A Storm Surge
What is a Storm surge:
This is a rise in the ocean’s water level as a result of extreme winds blowing over the sea’s surface. Water levels can rise to 15 feet and a lot more. As the storm makes landfall, the high sea level brings water inland, causing major flooding and destruction.
How is a storm surge created?
Before a storm surge can occur, we need some elements to be present:
- A low-pressure system
- High tides.
Now, here is how a storm surge develops:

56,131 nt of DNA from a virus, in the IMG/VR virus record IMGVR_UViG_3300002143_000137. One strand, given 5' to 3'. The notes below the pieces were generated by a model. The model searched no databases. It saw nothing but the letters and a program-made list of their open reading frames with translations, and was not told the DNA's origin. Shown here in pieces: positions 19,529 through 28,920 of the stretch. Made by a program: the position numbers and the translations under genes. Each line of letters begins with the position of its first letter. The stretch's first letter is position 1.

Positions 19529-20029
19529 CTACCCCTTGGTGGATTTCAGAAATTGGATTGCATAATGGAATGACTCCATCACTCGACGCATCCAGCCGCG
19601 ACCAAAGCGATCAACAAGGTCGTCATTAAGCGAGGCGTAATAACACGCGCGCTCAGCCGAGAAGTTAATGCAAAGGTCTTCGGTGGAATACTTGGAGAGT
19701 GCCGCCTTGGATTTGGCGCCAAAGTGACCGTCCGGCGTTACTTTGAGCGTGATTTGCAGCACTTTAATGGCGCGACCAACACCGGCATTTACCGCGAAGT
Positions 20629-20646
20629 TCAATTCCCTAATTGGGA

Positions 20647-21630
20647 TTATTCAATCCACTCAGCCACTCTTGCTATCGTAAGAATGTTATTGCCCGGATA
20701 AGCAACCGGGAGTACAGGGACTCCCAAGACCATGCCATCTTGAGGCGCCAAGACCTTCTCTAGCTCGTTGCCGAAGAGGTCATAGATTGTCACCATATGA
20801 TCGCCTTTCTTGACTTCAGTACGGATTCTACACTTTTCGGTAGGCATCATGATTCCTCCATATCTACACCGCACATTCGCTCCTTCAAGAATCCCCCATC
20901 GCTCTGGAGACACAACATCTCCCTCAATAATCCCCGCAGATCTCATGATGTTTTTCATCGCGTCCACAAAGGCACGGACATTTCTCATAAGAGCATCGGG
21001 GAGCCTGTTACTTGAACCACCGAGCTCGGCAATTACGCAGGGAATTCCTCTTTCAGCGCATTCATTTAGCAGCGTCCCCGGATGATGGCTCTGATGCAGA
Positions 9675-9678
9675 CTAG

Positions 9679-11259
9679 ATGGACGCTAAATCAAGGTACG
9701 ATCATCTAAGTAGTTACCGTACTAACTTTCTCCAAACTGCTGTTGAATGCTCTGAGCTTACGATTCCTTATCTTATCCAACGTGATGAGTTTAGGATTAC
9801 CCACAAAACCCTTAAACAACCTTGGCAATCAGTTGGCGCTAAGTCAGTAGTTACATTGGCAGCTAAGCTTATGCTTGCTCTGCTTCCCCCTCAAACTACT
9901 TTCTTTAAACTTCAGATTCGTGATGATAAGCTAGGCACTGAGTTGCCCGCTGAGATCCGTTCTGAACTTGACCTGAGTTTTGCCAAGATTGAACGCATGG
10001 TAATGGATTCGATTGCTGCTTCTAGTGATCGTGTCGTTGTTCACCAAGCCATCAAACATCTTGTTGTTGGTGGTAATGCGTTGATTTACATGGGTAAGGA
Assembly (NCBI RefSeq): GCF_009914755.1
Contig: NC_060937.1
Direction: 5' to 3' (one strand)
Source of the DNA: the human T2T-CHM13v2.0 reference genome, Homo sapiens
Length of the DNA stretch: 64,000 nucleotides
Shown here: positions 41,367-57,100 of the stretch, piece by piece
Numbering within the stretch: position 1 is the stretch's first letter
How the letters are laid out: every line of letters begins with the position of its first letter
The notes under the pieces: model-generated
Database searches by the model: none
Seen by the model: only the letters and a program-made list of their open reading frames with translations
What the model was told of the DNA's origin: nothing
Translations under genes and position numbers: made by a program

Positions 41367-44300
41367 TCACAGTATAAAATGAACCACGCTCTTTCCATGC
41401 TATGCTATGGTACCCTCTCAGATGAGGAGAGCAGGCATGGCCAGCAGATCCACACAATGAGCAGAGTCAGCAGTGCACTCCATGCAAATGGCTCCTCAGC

In a low-pressure system, remember we mentioned that warm air rises,
and as it develops into a tropical storm or hurricane, the uplift of air is so
powerful that it lifts a bit of weight off the water’s surface.
This means that the water level in the area of the low-pressure system
is higher than its surrounding areas. In the center of this low-pressure zone, there is a bulge forming on the water surface.
With high winds blowing coastwards, the bulge of water is pushed along
the direction of the winds — usually towards land. Once it reaches land, water finds its way all over the place, causing massive flooding and destruction.